August 9th, 2011
|03:18 pm - Up yer junta|
The Guardian has a poll: should there be a curfew tonight? (to help 'crutail' the riots, oh Guardian, never change). I think not. And tomorrow I'm definitely going out for the evening, and any other evening I feel like it. Surprisingly nearly two thirds of respondents say yes. Yes! To each one of us being under house arrest after dark. And what do they suggest the penalty should be for stepping outside of your front door?
And the number of people saying the Tories should put the army on the streets! Just like they did in Northern Ireland in the late sixties. Yeah, that went well, barely any repercussions. Well, only for a few decades.
ETA: H sent home three hours early, and he says the centre of Birmingham was being closed down as he left.
Must be the first time the Prime Minister has been more liberal than the Guardian since at least 1997, more likely 1979.
The Guardian aren't calling for a curfew are they? The Tories are.
And putting troops on the street might be liberal to some but it ain't to me.
It was really just a cheap shot, but seriously, the Prime Minister has said there will be a lot more cops on the street, not soldiers, and has said nothing about a curfew.
The only elected politician I've seen calling for deployment of troops has been UKIP's Nigel Farage, and the first I've heard of anyone suggesting a curfew was when you mentioned the poll in the Guardian. Mind you, I might well have missed something.
Tim Godwin has called for a curfew. Patrick Mercer MP has called for the use of water cannon. Steve Cavanagh has said that plastic bullets will be fired at people. Of course 'liberal' Dave will reluctantly capitulate to the people's will. No doubt holding a pocket handkerchief before his streaming eyes. And he will be called enlightened and liberal by his supporters.
|Date:||August 9th, 2011 02:51 pm (UTC)|| |
There was a guy on Radio 4's Today programme who I can't believe was a member of the Coalition government: I assume he was a random loony. He was saying things like "I wouldn't call water cannons and rubber bullets weapons, more like tools," and "we shouldn't mollycoddle Englishmen, after all, we don't mollycoddle Irishmen!" Absolutely barking.
It is interesting that the coalition supporters are much less guarded than the coalition MPs in callign for blood on the streets.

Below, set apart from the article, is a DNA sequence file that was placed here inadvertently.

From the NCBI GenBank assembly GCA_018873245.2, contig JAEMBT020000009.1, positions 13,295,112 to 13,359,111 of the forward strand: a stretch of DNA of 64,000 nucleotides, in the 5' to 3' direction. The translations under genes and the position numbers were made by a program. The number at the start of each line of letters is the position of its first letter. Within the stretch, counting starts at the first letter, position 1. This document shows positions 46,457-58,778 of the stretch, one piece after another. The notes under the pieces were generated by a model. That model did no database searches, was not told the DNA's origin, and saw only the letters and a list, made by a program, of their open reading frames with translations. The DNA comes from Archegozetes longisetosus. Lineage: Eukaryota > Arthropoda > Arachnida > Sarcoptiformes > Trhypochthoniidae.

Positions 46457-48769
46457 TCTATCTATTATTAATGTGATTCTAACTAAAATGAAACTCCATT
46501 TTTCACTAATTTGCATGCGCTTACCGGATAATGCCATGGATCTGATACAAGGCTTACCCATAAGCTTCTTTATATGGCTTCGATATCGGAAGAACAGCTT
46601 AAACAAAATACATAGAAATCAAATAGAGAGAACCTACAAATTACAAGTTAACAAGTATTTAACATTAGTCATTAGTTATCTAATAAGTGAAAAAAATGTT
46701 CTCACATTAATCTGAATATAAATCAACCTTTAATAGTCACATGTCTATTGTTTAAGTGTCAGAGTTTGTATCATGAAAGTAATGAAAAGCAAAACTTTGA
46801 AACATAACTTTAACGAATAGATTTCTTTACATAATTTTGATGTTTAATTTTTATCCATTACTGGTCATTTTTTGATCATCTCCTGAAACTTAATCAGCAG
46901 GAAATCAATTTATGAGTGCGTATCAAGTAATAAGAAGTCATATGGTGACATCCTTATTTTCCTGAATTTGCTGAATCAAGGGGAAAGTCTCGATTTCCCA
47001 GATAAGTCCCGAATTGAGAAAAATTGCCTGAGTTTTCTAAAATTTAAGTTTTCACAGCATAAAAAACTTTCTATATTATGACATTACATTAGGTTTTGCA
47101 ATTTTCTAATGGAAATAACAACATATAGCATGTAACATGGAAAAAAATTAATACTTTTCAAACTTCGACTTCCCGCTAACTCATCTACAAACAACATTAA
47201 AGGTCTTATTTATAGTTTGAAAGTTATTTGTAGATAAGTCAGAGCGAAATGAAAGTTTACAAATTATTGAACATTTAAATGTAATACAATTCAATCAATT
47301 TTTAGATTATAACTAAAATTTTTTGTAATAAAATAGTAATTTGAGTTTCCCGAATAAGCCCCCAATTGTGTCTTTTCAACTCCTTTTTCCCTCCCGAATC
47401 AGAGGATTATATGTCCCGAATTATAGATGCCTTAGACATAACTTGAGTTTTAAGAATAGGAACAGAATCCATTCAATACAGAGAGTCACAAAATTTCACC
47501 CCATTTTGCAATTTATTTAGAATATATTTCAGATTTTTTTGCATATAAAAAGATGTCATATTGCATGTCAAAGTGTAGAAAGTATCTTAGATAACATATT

|Date:||August 9th, 2011 05:58 pm (UTC)|| |
It was the last ten minutes here
. The speaker was Patrick Mercer, the Conservative MP for Newark you mentioned above, so not a member of the government, but at least a backbencher in the House.
I wasn't trying to make a party political point at all, in this post, though I got sucked in. I suppose I was reacting to the vox pops I've been hearing on the radio, reading in the Guardian comments section. How foolish to think putting the army on the streets of London might be a good idea. People are literally saying 'shoot them dead'. Madness.
If I were a shopworker, or still lived in a flat over a shop, I might say yes.
I think it would be a dreadful thing. Make us stay indoors at night? For how long?
(ETA thanks for your card - that is a big part of why I am pissed off - I want to go out tomorrow)
Edited at 2011-08-09 06:16 pm (UTC)
It's easy for me to say I'll go where I like - I've always laughed at people who tell me I'm brave (meaning foolhardy) to walk around central Manchester at night - but I don't have to go there. I'm not on the front line, with my home and living at stake. I probably don't want a curfew, however short, but I can understand that some of those people do.
The only thing I have to worry about is whether the Peterloo commemorations on Sunday will be affected. I can see the police being jumpy even about a peaceful, historically-orientated midday rally.
Two police cars have just driven past with sirens wailing. I wouldn't normally notice that. Three now.
Edited at 2011-08-09 06:20 pm (UTC)
A voluntary curfew akin to a severe weather warning (stay off the roads unless you have to etc) may have some merits right now. Fire engines/police cars being held up by traffic congestion, crowds of by-standers etc. is a problem.
A curfew under threat of arrest though, no thanks!
I guess in areas where there are problems people will treat it like bad weather and act accordingly. As I say my fella came home early today, everything was shutting down in Birmingham. Cov is super quiet, not to say dull, which suits me fine.
|Date:||August 9th, 2011 06:37 pm (UTC)|| |
I passed through New Street on the way home, and it looked just like New Street normally does. Although the shops were closing, but it was 18.30, so maybe that's when they shut? *googles* Nah, they usually shut at 22.00.
perhaps he just bunked off work early then :-) 'Oh, terrible riots dear, had to come home and watch Pointless tsk'
I'm earwormed by Ghost Town at the moment, and everything that leads up to somewhere being a ghost town.
As for the respondents to the Guardian poll, I'm assuming it's the usual commenters, which makes the response less surprising.
Ghost town was Coventry of course, and we seem so far to have escaped it. Not sure why, because the West Midlands in general has been quite badly affected.